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Bills to reform section 444 fiscal year rules introduced.

Companion bills were introduced in the House (HR 3943) and in the Senate (S 2109) to modify the requirement that partnerships, S corporations and personal service corporations adopt a calendar year for tax purposes.

In presenting the legislation, Congressman Beryl Anthony, Jr. (D-Ark.) and Senator Max Baucus (D-Mont.) both described how the Tax Reform Act of 1986 (TRA) had imposed the calendar year requirement. As a result of public outcry concerning the difficulties created by the requirement, the Revenue Act of 1987 modified the TRA with the creation of section 444---which allowed retention or adoption of a fiscal year by partnerships, S corporations and personal service corporations if certain annual requirements were met.

However, Anthony argued that the rules are still overly restrictive and that "on average, only about 20% of small businesses on a fiscal year before TRA 1986 remain on a section 444 fiscal year."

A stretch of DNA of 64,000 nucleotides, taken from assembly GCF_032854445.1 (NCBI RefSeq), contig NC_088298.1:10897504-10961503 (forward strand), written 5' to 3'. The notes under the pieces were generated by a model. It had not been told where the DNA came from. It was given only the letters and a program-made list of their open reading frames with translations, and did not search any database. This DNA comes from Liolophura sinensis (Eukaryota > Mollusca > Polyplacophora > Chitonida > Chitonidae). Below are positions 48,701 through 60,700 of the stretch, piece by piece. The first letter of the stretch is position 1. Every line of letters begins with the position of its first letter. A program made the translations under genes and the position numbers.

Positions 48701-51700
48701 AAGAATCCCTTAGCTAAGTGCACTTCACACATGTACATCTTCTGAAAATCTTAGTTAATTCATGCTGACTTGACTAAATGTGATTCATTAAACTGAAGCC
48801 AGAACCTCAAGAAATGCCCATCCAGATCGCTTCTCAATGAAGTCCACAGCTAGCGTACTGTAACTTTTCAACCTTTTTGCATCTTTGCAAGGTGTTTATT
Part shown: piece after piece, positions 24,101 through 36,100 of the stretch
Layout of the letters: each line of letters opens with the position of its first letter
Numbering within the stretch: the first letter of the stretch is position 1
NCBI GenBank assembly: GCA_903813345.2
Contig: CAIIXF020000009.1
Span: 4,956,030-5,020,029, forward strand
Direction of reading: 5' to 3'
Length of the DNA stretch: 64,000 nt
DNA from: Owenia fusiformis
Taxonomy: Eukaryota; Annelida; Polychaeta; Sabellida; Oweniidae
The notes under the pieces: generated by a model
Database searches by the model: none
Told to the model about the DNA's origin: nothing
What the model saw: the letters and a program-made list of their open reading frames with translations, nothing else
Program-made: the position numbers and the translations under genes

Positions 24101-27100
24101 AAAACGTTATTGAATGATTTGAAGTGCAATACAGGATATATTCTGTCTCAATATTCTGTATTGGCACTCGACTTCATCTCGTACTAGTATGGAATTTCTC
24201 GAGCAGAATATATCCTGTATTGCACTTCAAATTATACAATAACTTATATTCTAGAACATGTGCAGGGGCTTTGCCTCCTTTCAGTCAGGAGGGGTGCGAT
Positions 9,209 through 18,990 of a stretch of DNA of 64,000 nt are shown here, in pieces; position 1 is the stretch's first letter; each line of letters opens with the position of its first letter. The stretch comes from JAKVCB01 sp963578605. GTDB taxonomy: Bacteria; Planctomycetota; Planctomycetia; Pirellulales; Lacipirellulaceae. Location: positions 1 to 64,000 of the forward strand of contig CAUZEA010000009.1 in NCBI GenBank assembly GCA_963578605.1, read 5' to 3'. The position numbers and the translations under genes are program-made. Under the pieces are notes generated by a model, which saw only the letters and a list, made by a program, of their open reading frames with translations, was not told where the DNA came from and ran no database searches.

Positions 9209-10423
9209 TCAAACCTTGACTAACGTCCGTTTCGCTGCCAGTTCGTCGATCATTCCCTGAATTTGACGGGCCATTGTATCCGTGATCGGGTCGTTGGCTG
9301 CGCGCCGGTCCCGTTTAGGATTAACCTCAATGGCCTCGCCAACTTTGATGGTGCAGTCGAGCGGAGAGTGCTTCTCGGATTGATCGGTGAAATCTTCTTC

Baucus said, "This work load compression problem is not limited to tax work. It has become an even greater problem with accounting and auditing work. Owners and creditors typically demand financial statements and audit reports within 90 days after yearend. Now this work also must be done between January 1 and April 15."

The increased complexity, according to both Anthony and Baucus, has resulted in more time devoted by taxpayers and their advisers to both planning and preparation of individual and small business returns.

The proposed legislation would reopen the election process to allow existing entities to either elect, reelect or modify an existing election for a fiscal year.

An additional required payment to the government during the transition period to a different fiscal year would be imposed. In addition, no restriction would be imposed on the length of the deferral period. Entities would be allowed to elect a fiscal year that ends in any month.

The legislation also would make minor technical corrections and administrative changes, resulting in a provision that is fairer and more administrable.
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Author:Wagenbrenner, Anne
Publication:Journal of Accountancy
Date:Feb 1, 1992
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